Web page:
Kia offers free EV charging in return for charging station feedback

Drivers are invited to use the &Charge app to flag up faulty electric car chargers

Kia and &Charge EV app
(Image credit: Kia / &Charge)

Kia has announced an initiative where electric car drivers are rewarded with free electricity when they report faulty charging stations.

The carmaker has partnered with &Charge, a smartphone app that runs a rewards programme for EV drivers. Drivers are invited to leave feedback on the public chargers they encounter – a photograph of a faulty charger with a description of its location and what went wrong, for example – in return for electricity credit.

Drivers can also collect EV charging credits through the &Charge system when shopping at over 300 UK retailers.

These credits can be redeemed via the Kia Charge app to pay for charging at public stations. Retailers include DIY and home stores, clothing and fashion retailers, travel websites, airlines, delivery services and food retailers. Making purchases earns the customer credits that can then be used to charge their car.

Similar to earning Avios points when shopping with an American Express credit card, &Charge users can earn so-called '&Charge Kilometres' with every pound they spend.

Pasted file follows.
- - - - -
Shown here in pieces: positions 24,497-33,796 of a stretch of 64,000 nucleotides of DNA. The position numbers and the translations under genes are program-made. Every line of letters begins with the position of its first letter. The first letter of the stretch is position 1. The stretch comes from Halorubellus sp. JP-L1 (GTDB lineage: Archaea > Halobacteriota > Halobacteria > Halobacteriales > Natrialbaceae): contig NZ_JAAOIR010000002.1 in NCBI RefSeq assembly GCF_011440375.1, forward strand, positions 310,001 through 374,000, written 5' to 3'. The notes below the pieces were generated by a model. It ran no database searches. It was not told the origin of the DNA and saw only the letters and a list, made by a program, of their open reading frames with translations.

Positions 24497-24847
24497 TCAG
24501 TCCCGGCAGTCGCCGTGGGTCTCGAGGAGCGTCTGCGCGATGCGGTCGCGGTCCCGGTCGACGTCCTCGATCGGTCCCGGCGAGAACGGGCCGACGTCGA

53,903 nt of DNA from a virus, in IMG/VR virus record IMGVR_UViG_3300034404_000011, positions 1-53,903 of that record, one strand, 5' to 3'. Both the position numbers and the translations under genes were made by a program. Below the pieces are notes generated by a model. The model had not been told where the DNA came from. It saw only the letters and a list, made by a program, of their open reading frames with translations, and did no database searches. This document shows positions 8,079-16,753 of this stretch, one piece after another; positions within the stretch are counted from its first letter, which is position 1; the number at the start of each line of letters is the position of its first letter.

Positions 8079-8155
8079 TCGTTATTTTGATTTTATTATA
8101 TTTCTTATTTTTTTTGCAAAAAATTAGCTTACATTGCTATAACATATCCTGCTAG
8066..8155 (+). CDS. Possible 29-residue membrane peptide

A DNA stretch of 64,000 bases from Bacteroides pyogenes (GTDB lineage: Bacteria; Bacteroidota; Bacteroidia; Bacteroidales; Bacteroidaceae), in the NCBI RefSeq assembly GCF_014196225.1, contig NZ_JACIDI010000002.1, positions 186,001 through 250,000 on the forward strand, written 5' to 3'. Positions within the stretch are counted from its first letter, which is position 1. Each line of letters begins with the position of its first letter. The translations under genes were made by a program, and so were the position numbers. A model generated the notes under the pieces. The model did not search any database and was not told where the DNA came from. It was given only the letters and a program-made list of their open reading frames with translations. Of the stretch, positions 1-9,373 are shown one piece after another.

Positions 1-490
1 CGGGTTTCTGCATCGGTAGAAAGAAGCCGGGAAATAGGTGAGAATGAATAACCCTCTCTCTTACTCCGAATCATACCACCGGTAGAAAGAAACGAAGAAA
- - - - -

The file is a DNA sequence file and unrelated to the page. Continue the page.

As an example, Kia says how spending £99 at a retailer that offers 1km for every £3 spent would earn the driver around £2.34 in credit to contribute towards their next public charge. This figure will depend on the cost of electricity at the charger they use.

Charge station feedback, including photographs, can earn drivers between one and five '&Charge Kilometres' for each picture they contribute. This crowd-sourced information is then used by charge station companies to help identify faults and, Kia says, “quickly improve the reliability and user experience at their public charging stations.”

The service is now live in the UK and the &Charge app is available for iPhone and Android.

Sjoerd Knipping, vice president for marketing and product at Kia Europe, said: “As we expand our EV offering, it is important that the charging network offers the same accessibility and quality of experience that our customers have come to expect from our state-of-the-art EVs.”

Alistair Charlton

Alistair is a freelance automotive and technology journalist. He has bylines on esteemed sites such as the BBC, Forbes, TechRadar, and of best of all, T3, where he covers topics ranging from classic cars and men's lifestyle, to smart home technology, phones, electric cars, autonomy, Swiss watches, and much more besides. He is an experienced journalist, writing news, features, interviews and product reviews. If that didn't make him busy enough, he is also the co-host of the AutoChat podcast.